It’s been three years since the Long Beach Opera has secured a hit quite like the Pulitzer Prize-winning “The Central Park Five” by Anthony Davis, but this weekend LBO will be opening its 2023 season with a new and highly anticipated opera that could reach a similar level of acclaim.
Coming from a composer known for creating clever, thought-provoking musical works from the unlikeliest of sources, the world premiere of “Romance of the Rose” will debut at the Warner Grand Theatre in San Pedro Feb. 18, followed by showings on Feb. 19 and 25. The opera is an adaptation of the eponymous allegorical French love poem from the 13th century about love and reason and identity.
It tells the tale of a man who dreams he enters a high-walled garden, and in the same fountain Greek figure Narcissus drowned himself, the man sees a reflection of a beautiful rosebud and is engulfed with a desire to possess it. Nearly encyclopedic in scope, the Medieval poem aims to disclose the whole art of romantic love encompassed in some 22,000 lines of Old French couplets. It’s dense and convoluted and has long remained in the purview of literature scholars and critics—until composer Kate Soper came across the poem in 2011.
“It’s such a messy, complicated, infuriating, fascinating, boring book,” Soper said. “It’s just—there are so many strange things happening and so many vivid, but totally unreliable characters….and so that sort of seemed like such an operatic idea.”
It’s not the first time Soper has endeavored to create musical art from unusual source material. Her 2016 opera “Ipsa Dixit” is a witty, philosophical masterwork adapting texts into song from Aristotle, Plato, Sophocles and many other thinkers, which earned her spot as a Pulitzer Prize finalist in 2017. Her 2012 album, “Voices from the Killing Jar,” staged with Long Beach Opera in 2021, dynamically explored the ways women are portrayed in literature, with female characters from works by Shakespeare, Flaubert and F. Scott Fitzgerald, among others.
Notably within these works, critics have lauded Soper’s use of humor, described her work as both “brilliant and funny—a combination that is always in short supply,” wrote Alex Ross in a review for “Ispa Dixit” for the New Yorker. “Romance of the Rose” is likely to carry that same charm.
“I do tend to find things funny that maybe most people don’t, and then try to bring out the humor in a way that’s more accessible,” Soper said. “I do think that there are funny moments in this opera, at least I hope so.”
Soper said she began working on “Romance of the Rose” in earnest in 2017 in what would become her most complex work yet, with seven singers, a chamber ensemble and electronic instruments.
“I’ve never done anything like this before,” she said. “My other operas and larger theatrical pieces—either I’m the only singer or there are a couple others…I haven’t done something like this where there are really specific characters in all these multi-dimensional musical ways.”
In the “Romance of the Rose,” the dreamer, performed by Lucas Steele, encounters a variety of allegorical characters that help or hinder him on his quest to attain the rose, a symbol of love. In a vibrant contrast to the text, Soper has written many of the allegorical characters in distinct musical styles and, as she frequently employs within her works, with electronic effects.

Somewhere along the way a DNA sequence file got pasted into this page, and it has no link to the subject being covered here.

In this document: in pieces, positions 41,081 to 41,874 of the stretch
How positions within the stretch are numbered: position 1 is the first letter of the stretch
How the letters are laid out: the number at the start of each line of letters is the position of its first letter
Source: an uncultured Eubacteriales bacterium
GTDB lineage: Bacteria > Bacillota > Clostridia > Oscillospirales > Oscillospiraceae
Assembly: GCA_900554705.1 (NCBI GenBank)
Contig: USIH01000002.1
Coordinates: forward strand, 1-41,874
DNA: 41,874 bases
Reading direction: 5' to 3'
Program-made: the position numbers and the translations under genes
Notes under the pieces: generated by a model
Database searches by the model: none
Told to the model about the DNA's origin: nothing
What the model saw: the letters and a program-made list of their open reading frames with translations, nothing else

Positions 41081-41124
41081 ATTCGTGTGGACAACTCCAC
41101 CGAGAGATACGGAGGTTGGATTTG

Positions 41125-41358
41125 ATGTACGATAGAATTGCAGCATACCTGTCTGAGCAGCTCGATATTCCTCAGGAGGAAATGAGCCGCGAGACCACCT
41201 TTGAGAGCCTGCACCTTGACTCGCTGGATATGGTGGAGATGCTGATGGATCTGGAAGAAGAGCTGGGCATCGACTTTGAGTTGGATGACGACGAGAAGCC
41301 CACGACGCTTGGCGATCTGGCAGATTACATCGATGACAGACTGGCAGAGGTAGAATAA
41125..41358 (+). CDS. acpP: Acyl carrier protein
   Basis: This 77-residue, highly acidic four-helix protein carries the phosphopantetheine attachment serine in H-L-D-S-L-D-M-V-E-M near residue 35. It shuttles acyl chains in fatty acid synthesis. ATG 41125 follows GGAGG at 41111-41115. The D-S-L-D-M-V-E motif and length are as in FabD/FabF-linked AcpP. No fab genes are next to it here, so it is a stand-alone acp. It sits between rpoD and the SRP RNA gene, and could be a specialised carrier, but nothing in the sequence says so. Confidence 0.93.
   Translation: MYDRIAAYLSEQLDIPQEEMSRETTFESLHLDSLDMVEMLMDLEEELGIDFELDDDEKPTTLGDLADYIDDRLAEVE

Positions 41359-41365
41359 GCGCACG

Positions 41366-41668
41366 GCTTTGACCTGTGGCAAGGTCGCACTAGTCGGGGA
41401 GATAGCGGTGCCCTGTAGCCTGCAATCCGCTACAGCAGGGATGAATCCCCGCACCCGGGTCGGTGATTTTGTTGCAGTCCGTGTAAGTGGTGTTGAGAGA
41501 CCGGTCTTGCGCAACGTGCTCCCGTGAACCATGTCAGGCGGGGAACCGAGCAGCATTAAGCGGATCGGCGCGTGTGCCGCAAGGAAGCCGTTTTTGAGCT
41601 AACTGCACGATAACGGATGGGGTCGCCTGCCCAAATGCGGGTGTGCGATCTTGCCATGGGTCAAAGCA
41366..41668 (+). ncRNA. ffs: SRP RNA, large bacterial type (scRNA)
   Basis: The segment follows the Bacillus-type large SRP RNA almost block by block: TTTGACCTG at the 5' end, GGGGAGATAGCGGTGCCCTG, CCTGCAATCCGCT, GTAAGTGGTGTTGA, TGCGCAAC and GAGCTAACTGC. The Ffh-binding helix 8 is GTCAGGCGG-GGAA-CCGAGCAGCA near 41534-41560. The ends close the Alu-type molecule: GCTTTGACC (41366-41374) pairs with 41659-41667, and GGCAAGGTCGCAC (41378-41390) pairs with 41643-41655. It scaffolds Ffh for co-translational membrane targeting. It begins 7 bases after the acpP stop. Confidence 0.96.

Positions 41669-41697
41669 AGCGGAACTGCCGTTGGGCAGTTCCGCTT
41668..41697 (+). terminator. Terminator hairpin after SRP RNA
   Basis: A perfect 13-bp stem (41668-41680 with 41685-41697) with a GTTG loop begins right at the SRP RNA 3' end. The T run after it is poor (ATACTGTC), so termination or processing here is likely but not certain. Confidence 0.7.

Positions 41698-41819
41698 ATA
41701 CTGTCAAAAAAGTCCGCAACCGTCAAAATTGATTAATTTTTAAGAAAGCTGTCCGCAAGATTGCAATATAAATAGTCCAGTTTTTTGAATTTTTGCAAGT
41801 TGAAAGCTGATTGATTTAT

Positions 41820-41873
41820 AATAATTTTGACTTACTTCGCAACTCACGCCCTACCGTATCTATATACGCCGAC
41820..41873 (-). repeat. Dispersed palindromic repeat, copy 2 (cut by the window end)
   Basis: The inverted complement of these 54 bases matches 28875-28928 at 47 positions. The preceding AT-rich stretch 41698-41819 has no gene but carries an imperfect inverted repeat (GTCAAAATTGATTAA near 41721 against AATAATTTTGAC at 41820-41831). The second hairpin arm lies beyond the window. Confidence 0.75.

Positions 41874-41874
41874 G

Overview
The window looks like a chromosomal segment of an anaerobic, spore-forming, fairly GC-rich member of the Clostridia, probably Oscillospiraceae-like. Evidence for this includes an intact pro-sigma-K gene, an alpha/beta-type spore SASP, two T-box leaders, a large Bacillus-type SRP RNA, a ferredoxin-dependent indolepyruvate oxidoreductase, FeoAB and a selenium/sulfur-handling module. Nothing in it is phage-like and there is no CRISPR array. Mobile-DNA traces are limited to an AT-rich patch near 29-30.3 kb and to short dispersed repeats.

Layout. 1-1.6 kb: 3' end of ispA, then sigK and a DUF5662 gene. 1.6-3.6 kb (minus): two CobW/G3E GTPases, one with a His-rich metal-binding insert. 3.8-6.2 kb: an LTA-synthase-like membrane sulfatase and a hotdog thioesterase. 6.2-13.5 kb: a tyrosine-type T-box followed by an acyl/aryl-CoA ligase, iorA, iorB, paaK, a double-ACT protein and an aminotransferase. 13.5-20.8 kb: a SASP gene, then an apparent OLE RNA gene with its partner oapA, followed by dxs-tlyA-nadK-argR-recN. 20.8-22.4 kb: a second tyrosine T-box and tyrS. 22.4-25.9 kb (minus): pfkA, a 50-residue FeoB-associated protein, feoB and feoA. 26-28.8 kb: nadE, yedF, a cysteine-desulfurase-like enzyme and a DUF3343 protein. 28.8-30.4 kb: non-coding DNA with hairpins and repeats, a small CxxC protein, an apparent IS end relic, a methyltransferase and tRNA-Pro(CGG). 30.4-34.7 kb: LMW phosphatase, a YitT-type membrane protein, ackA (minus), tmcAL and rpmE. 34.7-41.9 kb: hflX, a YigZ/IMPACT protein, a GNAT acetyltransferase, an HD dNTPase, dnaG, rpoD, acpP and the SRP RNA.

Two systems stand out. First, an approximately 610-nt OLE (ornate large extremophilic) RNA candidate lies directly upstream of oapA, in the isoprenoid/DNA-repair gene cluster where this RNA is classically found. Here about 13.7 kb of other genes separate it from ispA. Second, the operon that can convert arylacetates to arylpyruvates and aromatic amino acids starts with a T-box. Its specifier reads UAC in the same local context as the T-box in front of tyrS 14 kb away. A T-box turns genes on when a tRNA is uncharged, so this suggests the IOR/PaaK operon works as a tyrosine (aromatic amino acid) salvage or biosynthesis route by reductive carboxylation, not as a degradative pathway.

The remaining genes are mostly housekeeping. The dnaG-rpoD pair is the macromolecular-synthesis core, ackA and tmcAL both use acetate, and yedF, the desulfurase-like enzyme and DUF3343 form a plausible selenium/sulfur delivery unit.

Lady Reason, performed by Anna Schubert, is written in the style of 18th-century tonal music and with the use of a vocoder. She chides the naïve dreamer with metallic-sounding logic.
The shrieking and wailing soprano of Shame, sung by Laurel Irene, is a swirling disruptor backed by distorted tones of electric guitar. And the coiling lines of the God of Love, performed by Phillip Bullock, are characterized with an intentionally tacky reverb and sensuous tones of clarinet and saxophone.
“And then what happens in the course of the opera, is they start to change, and they start to transform into each other” Soper explains, “which is something I was interested in exploring conceptually.”
In “Romance of the Rose,” audiences can also expect a conceptually striking set that upholds Long Beach Opera’s reputation for creative innovation and abstraction within the art form. LBO has reimagined the high-walled garden scene within the poem’s text to “feel like an ‘80s living room,” LBO’s Artistic Director James Darrah said, fit with stark white tiles from stage floor to ceiling, a sunken seating area and a bar.
“I joke that it looks like a lost (Stanley) Kubrick film,” Darrah said.
Potted plants dotted throughout the set are designed to emulate the garden effect, with more plants to appear during the show as they might in a dream, Darrah continued. Completing the set will be a special installation built into the audience that will be activated by performers throughout the show. Envisioned by scenic designer Prarie T. Trivuth, the installation continues the white-tile motif with a square pool featuring a 7-foot rose sculpture.
Placing the rose in the audience was both a creative means of symbolizing the challenge of attaining the coveted rose and a way to emphasize Soper’s intentional breaking of the fourth wall within the opera, Darrah said.
“I really wanted the audience to be immersed,” he said. “I don’t think we’ve worked on a premiere that has felt as unique as this one.”
Tickets for Romance of the Rose, with performances on Feb. 18, 29 and 25, are on sale now and range from $55-$165. Click here for more information and to purchase tickets.